In his blog, Boukary explained his approach this way:

« Le peu que je peux faire pour le développement et la promotion des langues africaines, je le fais pour que nos langues traversent les rivières et les fleuves et prennent place parmi les autres langues dans le vestibule de partage d'information et de savoir, qu'est Internet.

What little I can do for the development and promotion of African languages, I do, that they may ford the streams and rivers and take their place with other languages in the great information and knowledge sharing chamber which is the Internet.

The website of Radio France Internationale (RFI) noted that Boukary was one of the first African bloggers to be selected in 2010 for the first edition of the network Mondoblog which today unites 600 bloggers from 70 countries (The Mondoblog network was launched by RFI and is still supported by the Radio news station):

Boukary Konaté était un blogueur faisant partie de la première sélection de Mondoblog en 2010. Il avait été l’un des premiers Africains à donner du corps à l’expression « blogueur engagé ». Infatigable baroudeur, Boukary portait un amour infini pour la culture de son pays, le Mali. Il allait donc dans les villages les plus reculés recueillir la sagesse de ces contrées et se servait de son blog sur Mondoblog, mais aussi de ses différentes collaborations avec des médias internationaux (Global Voices, France 24) pour la faire connaître dans le monde. Ce professeur de bambara, de français et d’anglais, assurait aussi une mission d’éducation des populations des régions reculées du Mali, en leur permettant par exemple de découvrir l’Internet et ses multiples usages.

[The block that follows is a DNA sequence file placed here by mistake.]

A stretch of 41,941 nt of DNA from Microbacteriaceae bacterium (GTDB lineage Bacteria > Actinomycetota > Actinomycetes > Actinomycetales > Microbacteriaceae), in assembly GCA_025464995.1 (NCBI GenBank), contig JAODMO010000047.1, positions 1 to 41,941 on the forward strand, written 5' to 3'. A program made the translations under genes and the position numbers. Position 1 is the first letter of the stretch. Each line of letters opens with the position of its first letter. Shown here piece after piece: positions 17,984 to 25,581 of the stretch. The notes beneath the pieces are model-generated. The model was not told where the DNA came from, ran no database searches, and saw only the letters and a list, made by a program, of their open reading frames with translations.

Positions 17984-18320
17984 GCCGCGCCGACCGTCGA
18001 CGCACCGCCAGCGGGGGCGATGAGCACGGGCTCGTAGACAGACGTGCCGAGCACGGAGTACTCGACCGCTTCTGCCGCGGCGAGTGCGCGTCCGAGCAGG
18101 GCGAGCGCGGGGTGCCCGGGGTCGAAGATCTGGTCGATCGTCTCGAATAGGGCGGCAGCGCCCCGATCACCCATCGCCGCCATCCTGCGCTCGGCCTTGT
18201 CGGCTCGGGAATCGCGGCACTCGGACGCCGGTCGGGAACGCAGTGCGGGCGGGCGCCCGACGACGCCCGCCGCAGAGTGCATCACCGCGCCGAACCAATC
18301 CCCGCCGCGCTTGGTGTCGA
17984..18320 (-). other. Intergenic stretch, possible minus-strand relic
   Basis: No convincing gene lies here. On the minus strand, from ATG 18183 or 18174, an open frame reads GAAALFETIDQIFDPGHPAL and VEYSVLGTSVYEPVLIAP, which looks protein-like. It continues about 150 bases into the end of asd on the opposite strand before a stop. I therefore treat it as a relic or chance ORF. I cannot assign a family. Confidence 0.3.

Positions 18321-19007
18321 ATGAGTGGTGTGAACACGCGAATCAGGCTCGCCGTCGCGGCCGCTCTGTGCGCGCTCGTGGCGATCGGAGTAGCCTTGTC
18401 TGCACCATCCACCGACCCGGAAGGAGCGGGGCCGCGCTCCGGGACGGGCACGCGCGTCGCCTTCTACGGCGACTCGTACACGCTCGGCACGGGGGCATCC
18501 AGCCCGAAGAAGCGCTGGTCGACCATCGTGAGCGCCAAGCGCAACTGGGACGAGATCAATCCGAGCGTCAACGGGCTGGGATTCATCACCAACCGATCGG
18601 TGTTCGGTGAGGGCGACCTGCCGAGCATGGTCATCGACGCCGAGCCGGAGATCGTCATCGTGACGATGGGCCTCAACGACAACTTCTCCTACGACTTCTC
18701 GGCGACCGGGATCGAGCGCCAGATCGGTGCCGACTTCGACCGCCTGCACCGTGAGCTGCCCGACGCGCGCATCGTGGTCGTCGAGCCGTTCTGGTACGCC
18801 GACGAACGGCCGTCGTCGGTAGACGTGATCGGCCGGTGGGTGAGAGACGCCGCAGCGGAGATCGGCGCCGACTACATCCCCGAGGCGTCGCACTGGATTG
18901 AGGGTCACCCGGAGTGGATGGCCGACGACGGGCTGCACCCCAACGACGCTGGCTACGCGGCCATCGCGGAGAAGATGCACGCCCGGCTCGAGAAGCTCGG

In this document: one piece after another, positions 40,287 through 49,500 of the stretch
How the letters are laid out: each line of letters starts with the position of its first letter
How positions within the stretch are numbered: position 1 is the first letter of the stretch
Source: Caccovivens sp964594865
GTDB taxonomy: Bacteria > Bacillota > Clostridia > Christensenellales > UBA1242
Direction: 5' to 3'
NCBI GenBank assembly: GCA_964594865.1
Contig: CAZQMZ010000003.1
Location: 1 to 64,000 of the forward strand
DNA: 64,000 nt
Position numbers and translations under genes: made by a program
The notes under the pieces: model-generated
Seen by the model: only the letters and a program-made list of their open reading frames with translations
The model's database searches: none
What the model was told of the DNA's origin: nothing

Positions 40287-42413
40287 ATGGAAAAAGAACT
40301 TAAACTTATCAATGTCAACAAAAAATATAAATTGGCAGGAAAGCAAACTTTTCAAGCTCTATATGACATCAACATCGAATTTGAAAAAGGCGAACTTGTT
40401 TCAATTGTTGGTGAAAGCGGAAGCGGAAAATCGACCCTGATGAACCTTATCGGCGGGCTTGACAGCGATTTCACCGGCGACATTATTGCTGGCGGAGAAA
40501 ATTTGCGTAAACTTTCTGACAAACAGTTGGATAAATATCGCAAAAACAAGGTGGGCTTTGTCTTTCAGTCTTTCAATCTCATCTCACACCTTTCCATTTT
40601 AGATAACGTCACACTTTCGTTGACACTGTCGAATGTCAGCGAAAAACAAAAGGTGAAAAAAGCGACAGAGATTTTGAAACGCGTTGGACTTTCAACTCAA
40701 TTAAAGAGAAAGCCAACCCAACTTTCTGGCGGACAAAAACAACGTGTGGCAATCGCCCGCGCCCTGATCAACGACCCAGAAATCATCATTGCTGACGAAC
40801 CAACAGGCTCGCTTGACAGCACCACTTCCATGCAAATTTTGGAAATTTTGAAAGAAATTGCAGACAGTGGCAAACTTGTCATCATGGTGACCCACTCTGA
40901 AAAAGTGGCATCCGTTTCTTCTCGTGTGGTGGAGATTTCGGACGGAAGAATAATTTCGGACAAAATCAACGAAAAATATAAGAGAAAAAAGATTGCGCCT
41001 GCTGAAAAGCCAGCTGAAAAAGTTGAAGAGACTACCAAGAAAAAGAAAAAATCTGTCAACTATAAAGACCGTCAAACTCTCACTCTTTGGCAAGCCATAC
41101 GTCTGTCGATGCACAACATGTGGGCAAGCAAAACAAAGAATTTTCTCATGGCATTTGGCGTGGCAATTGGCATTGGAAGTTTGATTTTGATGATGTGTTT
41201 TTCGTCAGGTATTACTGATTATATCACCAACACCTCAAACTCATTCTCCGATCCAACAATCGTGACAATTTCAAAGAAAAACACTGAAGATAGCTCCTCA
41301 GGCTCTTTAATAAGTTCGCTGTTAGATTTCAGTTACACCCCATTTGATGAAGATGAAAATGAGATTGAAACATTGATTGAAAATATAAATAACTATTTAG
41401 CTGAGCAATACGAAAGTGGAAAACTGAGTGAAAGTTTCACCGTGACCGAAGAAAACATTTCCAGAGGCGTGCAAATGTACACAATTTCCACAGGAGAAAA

Boukary Kona was a blogger who formed part of Mondoblog's first selection in 2010. He was one of the first Africans to embody the definition of thecommitted blogger”. A tireless rambler, Boukary felt an infinite love for the culture of his country, Mali. Hence he went into the remotest villages to harvest the wisdom of each place, and used his blog on Mondoblog — but also his various collaborations with international media (Global Voices, France 24…) — to make it better known in the world. And so, the teacher of Bambara, French and English fulfilled his mission to educate the population of the remote regions of Mali, by enabling them, for example, to discover the Internet and its multiple uses.

Bloggers from within this network have been quick to pay tribute to Boukary. They include Faty, who defines herself as “a trained psychologist, who went into teaching, then into lots of other fields… committed to the hilt and a lifelong lover of her native city, Timbuktu”.

Having known him personally, she wrote:

Oui. Boukary était le seul blogueur qui avait peur de l’avion, à ma connaissance, ignorant sciemment le personal branding pour prêter la vedette à ceux qu’il rencontrait…
La culture malienne. Les traditions sont l’essence de ce héros qui su utiliser l’éducation et l’innovation pour connecter nos zones rurales au monde, mais aussi connecter le monde à cette richesse de notre patrimoine.
Boukary, repose en paix.
Tu resteras dans nos cœurs.